Sunday, February 20, 2005

A monumental experience, nudge nudge

Today I journeyed out of the protection from the outside world that my apartment offers me and took a trip to the mall with my iPod to keep me company.

I enjoyed my music right until I got to the WWII memorial, then I turned it off and put my headphones away. It is a place for reverence and respect, not rock and roll. I left my camera at home today, I just wanted to see it through my own eyes, unaltered by a man-made lens.

The memorial is beautiful, and there was every kind of tourist walking about it. There were boy scouts galore, strollers everywhere, and tons and tons of little kids, and the occasional veteran in a wheelchair. You show extra respect to them.

But the kids really got to me. At first, I felt it was an insult for them to be running around this place, treating the monument like a playground. They squealed and screamed, they picked fights and played games. They expressed no concern for the 405,399 American soldiers who lost their lives in that conflict. They just giggled and played and went about this place they found to be far too boring like chickens with their heads cut off.

But, then again, perhaps it is best this way. The men who died in that war did so with the hope that future generations wouldn't have to know hardship and depression as theirs did. They wanted their children's children to live happy lives, and I perhaps it just means they got their wish.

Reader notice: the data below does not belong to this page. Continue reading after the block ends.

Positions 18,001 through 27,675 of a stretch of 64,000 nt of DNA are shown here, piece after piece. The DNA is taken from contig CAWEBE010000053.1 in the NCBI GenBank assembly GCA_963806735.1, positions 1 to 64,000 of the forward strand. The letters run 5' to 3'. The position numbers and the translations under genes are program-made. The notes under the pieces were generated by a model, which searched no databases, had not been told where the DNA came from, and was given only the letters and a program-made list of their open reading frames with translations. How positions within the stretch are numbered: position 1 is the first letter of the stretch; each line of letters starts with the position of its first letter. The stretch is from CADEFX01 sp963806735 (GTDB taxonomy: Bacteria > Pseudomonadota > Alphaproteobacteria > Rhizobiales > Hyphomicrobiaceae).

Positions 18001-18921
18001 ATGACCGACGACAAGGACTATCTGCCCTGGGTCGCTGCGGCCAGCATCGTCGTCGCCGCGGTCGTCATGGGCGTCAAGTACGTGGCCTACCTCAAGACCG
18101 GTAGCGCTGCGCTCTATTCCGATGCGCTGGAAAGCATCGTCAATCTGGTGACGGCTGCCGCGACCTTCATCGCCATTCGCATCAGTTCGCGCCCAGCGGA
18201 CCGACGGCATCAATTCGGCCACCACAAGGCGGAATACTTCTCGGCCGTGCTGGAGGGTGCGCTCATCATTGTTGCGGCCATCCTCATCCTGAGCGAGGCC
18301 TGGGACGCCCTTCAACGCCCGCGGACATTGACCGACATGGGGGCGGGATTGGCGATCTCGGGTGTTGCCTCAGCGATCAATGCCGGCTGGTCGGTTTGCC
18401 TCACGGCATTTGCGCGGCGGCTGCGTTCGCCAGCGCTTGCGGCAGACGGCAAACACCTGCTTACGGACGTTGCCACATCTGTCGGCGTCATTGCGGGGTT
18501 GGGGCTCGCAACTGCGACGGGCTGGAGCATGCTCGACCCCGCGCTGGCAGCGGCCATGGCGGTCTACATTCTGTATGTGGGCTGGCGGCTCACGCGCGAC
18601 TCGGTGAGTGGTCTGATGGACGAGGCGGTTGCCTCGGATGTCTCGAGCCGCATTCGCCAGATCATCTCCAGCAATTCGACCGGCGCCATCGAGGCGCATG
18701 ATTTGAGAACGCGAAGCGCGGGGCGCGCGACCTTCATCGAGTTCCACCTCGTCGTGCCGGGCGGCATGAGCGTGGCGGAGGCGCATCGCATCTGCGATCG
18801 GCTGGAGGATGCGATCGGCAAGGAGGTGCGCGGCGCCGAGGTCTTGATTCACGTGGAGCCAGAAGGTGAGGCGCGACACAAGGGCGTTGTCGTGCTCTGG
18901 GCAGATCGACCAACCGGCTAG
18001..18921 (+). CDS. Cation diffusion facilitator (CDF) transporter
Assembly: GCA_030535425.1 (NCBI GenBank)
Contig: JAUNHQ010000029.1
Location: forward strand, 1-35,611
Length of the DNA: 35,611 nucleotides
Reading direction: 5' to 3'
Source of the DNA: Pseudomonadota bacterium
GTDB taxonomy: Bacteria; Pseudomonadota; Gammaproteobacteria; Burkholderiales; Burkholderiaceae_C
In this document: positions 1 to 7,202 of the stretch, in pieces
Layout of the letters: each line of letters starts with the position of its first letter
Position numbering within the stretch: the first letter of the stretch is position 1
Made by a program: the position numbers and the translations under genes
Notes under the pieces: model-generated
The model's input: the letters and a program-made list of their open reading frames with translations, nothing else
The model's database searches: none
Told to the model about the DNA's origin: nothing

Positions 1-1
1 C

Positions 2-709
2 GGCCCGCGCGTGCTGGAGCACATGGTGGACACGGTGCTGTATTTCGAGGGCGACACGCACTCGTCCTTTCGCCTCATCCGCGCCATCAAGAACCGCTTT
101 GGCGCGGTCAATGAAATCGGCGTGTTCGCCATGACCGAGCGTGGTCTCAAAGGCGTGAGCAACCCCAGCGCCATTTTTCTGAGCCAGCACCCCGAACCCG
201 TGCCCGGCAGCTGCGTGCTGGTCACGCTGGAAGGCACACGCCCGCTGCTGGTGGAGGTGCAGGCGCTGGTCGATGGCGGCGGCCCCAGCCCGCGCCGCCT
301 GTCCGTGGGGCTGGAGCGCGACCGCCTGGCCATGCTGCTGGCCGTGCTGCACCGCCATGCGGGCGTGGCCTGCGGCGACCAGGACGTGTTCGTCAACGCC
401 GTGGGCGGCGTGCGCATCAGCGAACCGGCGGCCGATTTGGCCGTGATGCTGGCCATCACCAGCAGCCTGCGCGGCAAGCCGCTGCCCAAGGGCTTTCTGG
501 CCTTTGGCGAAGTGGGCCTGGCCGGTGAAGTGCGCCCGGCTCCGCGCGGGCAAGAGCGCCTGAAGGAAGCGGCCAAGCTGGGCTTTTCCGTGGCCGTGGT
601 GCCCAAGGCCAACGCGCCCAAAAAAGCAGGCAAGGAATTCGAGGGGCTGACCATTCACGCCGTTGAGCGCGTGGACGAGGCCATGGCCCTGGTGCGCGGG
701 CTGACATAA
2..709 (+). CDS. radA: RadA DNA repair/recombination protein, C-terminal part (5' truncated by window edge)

I strolled down the side of the reflecting pool and saw oodles of tourists, and I found my way over to the Vietnam memorial.

It really hit me to see those thousands of names on that wall, and it was a much more emotional scene than the WWII memorial. The wounds this country endured in Vietnam may have scarred over, but they have yet to truly heal. Widows and children and fellow soldiers walked with tears in their eyes and pain hanging off of them like gym weights.

As you walk along the length of the monument you see the occasional bundle of flowers or momento for one of the fallen soldiers. The one that hit me hardest was a framed photograph of a family at christmastime with a note written on it. It began:

"Panel 27E Row 84

I didn't read further, I didn't need to in order to know what it said.

And more importantly, what it meant to those who left it, and to the one for whom it was left.


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